Headlines > News > Expedition 40 Heads Into Final Week on Space Station

Expedition 40 Heads Into Final Week on Space Station

Published by Klaus Schmidt on Wed Sep 3, 2014 9:07 pm via: NASA
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Biomedical research and preparations for the departure of three crew members were the focus of activities Wednesday aboard the International Space Station as the six Expedition 40 astronauts and cosmonauts head into their final week together in space.

Commander Steve Swanson of NASA and his team of five flight engineers began the day with the usual 2 a.m. EDT reveille followed by a daily planning conference with the flight control teams around the world.

Afterward, Swanson downloaded the data from acoustic dosimeters that he and cosmonaut Max Suraev wore for the previous 24 hours. Swanson then swapped out the batteries and handed off the dosimeters to European Space Agency (ESA) astronaut Alexander Gerst and cosmonaut Oleg Artemyev for another 24-hour data collection period to help spacecraft designers learn more about the sound levels the crew is exposed to throughout the day.

With an eye toward the end of his long-duration stay in space, Swanson spent some time packing up his remaining crew provisions, with some of the items slated to be loaded into the Soyuz TMA-12M spacecraft that will return Swanson, Artemyev and Soyuz Commander Alexander Skvortsov to Earth next week. The trio will undock their Soyuz from the Poisk module on the space-facing side of the station on Sept. 10 at 7:02 p.m. for a parachute-assisted landing in the steppe of Kazakhstan less than 3 ½-hours later.

Skvortsov spent much of the morning stowing items in the Soyuz, while Suraev and Artemyev recharged the satellite phone that will be carried aboard the returning Russian spacecraft.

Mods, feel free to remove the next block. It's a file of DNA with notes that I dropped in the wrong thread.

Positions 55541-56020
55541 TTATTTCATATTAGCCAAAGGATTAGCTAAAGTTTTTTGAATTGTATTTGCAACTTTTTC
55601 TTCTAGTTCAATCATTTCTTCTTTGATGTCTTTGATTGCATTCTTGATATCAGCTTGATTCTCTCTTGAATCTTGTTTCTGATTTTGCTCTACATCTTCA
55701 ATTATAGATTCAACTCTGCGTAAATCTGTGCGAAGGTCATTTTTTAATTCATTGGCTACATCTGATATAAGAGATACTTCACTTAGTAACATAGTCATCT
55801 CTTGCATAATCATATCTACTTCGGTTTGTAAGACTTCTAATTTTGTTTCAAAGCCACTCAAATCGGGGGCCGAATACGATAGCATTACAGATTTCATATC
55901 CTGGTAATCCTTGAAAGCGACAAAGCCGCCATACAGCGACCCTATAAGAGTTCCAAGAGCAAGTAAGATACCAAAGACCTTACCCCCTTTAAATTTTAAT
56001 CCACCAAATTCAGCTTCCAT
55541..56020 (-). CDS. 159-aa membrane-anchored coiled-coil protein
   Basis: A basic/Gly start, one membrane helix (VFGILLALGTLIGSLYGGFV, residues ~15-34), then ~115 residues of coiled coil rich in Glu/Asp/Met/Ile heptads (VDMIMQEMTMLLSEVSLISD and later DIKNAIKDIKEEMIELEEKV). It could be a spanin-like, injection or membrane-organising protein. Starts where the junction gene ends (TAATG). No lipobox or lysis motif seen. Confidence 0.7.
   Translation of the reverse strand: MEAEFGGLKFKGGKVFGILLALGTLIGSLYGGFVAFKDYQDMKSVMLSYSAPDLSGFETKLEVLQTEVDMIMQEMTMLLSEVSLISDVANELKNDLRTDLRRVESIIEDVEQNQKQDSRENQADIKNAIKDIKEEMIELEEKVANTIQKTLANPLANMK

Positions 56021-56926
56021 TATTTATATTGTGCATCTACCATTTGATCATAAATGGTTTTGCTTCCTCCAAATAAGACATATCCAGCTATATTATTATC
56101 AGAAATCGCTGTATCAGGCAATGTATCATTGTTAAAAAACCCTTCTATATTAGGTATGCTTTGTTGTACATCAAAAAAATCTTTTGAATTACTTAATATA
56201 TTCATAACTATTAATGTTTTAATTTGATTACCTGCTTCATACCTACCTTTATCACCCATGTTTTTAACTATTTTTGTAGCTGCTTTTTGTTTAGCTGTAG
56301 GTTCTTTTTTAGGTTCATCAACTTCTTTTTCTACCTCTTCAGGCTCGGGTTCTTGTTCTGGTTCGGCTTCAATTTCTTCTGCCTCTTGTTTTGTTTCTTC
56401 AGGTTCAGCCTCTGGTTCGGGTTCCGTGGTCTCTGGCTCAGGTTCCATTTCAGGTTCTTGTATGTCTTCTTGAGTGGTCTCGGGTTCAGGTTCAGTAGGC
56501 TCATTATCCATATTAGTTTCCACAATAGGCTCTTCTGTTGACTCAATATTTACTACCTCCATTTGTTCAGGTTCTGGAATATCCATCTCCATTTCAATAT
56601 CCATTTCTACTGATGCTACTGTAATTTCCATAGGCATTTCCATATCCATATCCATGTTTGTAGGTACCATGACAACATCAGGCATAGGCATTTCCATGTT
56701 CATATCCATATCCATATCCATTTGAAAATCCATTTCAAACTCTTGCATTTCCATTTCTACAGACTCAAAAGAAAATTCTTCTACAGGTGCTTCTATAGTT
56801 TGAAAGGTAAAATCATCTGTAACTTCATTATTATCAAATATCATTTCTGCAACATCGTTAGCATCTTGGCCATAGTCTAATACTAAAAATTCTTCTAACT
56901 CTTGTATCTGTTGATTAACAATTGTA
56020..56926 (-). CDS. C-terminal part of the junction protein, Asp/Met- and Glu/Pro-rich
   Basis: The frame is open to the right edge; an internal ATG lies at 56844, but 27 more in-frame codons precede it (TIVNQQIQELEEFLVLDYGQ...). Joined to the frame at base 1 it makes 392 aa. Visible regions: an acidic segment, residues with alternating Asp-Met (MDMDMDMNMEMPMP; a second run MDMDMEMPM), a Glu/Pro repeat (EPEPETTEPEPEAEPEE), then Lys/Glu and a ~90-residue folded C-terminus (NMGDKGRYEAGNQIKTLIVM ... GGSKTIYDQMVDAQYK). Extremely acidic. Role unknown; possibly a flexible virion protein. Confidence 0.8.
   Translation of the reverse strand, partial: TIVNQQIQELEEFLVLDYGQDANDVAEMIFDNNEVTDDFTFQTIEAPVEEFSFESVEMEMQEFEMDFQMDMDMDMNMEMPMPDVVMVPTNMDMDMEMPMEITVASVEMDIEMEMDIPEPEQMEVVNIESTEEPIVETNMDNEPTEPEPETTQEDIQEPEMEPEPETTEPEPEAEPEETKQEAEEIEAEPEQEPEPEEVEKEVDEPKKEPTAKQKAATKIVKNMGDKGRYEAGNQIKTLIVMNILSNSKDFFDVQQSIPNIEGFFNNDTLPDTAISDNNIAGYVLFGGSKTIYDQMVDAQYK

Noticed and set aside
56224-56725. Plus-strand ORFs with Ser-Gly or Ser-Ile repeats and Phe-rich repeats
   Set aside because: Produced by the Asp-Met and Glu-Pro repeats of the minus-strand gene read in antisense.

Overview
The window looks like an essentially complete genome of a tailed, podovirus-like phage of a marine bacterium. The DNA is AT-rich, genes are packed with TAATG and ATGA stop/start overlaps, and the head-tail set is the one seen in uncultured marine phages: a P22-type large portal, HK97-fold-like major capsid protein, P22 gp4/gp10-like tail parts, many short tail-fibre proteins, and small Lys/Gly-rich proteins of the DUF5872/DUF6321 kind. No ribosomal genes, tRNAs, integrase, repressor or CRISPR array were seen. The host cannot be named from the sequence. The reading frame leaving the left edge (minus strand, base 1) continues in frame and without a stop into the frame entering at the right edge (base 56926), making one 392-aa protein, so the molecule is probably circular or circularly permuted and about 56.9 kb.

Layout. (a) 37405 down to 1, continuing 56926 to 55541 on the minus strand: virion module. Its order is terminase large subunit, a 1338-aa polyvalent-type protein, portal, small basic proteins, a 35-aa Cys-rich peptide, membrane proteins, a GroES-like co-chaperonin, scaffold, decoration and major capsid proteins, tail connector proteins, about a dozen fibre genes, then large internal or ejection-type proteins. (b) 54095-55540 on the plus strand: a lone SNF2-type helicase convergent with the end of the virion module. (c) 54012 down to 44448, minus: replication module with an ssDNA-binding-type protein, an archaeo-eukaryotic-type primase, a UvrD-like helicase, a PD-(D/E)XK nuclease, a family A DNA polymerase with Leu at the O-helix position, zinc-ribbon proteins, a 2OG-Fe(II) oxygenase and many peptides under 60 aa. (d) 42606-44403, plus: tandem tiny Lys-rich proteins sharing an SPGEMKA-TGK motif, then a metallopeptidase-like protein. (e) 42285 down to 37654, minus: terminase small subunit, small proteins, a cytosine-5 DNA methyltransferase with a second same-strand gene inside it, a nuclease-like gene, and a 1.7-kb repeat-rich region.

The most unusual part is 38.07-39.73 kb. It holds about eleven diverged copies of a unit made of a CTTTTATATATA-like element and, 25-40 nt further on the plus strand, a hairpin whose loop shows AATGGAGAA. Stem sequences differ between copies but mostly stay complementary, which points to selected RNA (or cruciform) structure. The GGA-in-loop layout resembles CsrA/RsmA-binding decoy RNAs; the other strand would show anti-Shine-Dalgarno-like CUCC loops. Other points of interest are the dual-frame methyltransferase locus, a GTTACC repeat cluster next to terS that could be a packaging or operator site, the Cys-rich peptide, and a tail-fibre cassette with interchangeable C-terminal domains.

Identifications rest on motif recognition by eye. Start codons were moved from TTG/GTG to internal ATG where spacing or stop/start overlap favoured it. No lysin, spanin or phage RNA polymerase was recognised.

Artemyev then moved on to some experiment work, including the SPLANH study which takes a look at the effects of spaceflight on the digestive system. Skvortsov meanwhile set up a portable HD camera inside the Soyuz to record the descent.

NASA astronaut Reid Wiseman began the day with an exercise session on the COLBERT treadmill while wearing medical monitors for the Sprint VO2Max study. The Sprint portion of the experiment measures the effectiveness of high-intensity, low-volume exercise training in minimizing the loss of muscle mass and bone density that occurs during spaceflight, while the VO2Max add-on takes a look at changes in aerobic capacity of people working in a closed environment.

While Wiseman worked out, Gerst spent the morning relaxing for science. The German astronaut donned a breathing mask and remained as relaxed as possible to allow for the most precise readings of his oxygen uptake for the ENERGY experiment. In an effort to contribute to crew health and performance as well as to ensure that crew members are getting the proper amount of food and exercise, researchers are measuring how much energy astronauts use during their space missions and tracking changes in their energy balance.

Wiseman rounded out his morning collecting water samples for the Microbiome study, which takes a look at the impact of space travel on the human immune system and an individual’s microbiome — the collective community of microorganisms that are normally present in and on the human body.

Wiseman and Swanson then collected water and surface samples throughout the station to check for signs of microbial contamination. After a one-hour lunch break, Swanson analyzed the water samples.

Wiseman took a break from his work to talk with students in Evansville, Indiana, over the station’s ham radio. He then performed a scheduled inspection of the Advanced Resistive Exercise Device, or ARED, before working out on that weightlifting machine.

Next, Wiseman performed some routine maintenance on the Waste and Hygiene Compartment – the station’s toilet located in the Tranquility node. He wrapped up his workday charging batteries for a smartphone mapping experiment Swanson will conduct Thursday using one of the station’s soccer-ball-sized, free-flying robots known as the Synchronized Position Hold, Engage, Reorient, Experimental Satellites, or SPHERES.

Meanwhile, Skvortsov and Artemyev participated in a Soyuz descent training session to review their activities for next week’s departure. Their colleague Suraev conducted a photo survey of the panels inside the Zvezda service module.

After Gerst downloaded the data from his ENERGY relaxation session, he spent the remainder of the day working out on the station’s exercise bike and ARED to get in his daily exercise quota. Each crew member spends around 2 ½-hours every day working out to prevent the loss of bone density and muscle mass that occurs during long-duration spaceflight.

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